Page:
Inuit Now

– a photographic project about Greenland today

Inuit means human beings. But what does it mean to be a human being in Greenland today? And where is Greenland heading now?

Photographers Lasse Bak Mejlvang and Dennis Lehmann have examined these questions in their project Inuit Now, resulting in an exhibition and a book.




Inuit Now examines the relationship between town and village on the West Coast of Greenland and exposes a big gap between the life on the countryside and the city life. Inuit Now is on exhibition in Øksnehallen in Copenhagen until July 29th.

It is not a big surprise that there is a difference between the way of life in the urban areas and the thin populated outer areas, as in most countries, but Lasse Bak Mejlvang and Dennis Lehmann conclude that there is a justified fear that Greenland might be parting into an A- and B-chain where the big cities of Nuuk, Sisimiut and Ilulissat are developing fast while the rest of Greenland is lagging behind.

The enormous transformation from a society based on fishing and hunting and depending on the nature, to being part of a globalized economy and the new digitalized world, has been difficult in Greenland and parts of ‘the old way of life’ is led side by side with ‘the new ways of living’.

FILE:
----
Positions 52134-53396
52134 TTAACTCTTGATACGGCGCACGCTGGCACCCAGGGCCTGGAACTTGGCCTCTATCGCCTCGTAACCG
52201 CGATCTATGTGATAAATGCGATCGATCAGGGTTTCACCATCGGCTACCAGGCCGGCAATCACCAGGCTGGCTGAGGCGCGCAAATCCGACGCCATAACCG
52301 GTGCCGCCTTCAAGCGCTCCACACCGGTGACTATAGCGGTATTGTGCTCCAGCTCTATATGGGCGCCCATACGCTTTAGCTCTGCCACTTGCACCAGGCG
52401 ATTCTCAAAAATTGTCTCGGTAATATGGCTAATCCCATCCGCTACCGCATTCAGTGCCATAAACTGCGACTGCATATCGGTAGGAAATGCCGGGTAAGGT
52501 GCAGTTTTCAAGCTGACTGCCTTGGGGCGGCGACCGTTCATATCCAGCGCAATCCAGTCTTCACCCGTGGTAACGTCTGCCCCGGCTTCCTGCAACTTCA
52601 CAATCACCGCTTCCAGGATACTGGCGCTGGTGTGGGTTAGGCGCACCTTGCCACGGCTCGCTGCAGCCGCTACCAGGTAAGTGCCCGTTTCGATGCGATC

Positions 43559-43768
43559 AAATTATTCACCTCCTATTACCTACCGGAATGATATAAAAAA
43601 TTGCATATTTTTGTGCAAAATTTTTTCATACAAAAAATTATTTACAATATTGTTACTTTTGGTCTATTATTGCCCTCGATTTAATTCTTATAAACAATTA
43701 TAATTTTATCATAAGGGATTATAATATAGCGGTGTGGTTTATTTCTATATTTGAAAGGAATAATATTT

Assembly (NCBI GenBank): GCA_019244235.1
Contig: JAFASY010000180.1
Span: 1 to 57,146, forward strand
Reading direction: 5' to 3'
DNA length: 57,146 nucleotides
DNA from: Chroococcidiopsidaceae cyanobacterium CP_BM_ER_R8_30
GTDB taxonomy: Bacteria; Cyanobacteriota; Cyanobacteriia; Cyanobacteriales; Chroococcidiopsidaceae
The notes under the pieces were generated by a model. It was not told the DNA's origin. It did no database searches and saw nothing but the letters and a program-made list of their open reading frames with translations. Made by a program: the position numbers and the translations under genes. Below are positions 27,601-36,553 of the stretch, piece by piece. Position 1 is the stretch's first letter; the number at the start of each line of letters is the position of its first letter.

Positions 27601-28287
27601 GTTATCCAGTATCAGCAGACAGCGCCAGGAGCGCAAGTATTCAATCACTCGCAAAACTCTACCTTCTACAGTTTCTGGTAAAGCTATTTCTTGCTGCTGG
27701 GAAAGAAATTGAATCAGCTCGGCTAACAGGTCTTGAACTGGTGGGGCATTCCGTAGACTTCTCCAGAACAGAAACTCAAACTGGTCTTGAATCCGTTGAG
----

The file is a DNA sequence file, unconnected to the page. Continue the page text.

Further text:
Lasse Bak Mejlvang has photographed life in the fast growing town Sisimiut, a town with about 5.500 inhabitants and rich youth culture. The young people portrayed in Lasse Bak Mejlvangs pictures look like the young people we know from Denmark, or from any other western country. Greenland is today a part of the European, globalized community in spite of the geographical isolation of an island far away from the European continent.


Dennis Lehmann has photographed the life in Upernavik, an outskirt area as big as the whole of Great Britain.
Only 3000 inhabitants live in this enormous area and time ‘stands still’ compared to the busy life in Sisimiut. The ties to the old hunting- and fishing culture are stronger here in Upernavik, than in the more populated places in Greenland. How these outskirt communities will manage to survive in the future is an obvious question, and one difficult to answer. How will Greenland appear in 50 years? And is the social cohesiveness of Greenland particularly threatened, or is it just a part of a bigger global tendency.





Dennis Lehmann and Lasse Bak Mejlvang is inspired by the Danish photographer Jette Bang(1914-1964), who made an impressive work on documenting the everyday life, the people and the land of Greenland. Some of her original photographs are being shown at the exhibition Jette Bang in dialogue in Fotografisk Center until August 16th.


Inuit Now

Øksnehallen, Copenhagen

Open daily 11 – 18 pm. Wednesdays until 21 pm.

Last day of exhibition: July 29th

Jette Bang in dialogue

Fotografisk Center, Copenhagen

Open Tuesday-Friday 11-17 pm. Saturday-Sunday 12-16 pm.

Last day of exhibition: August 16th


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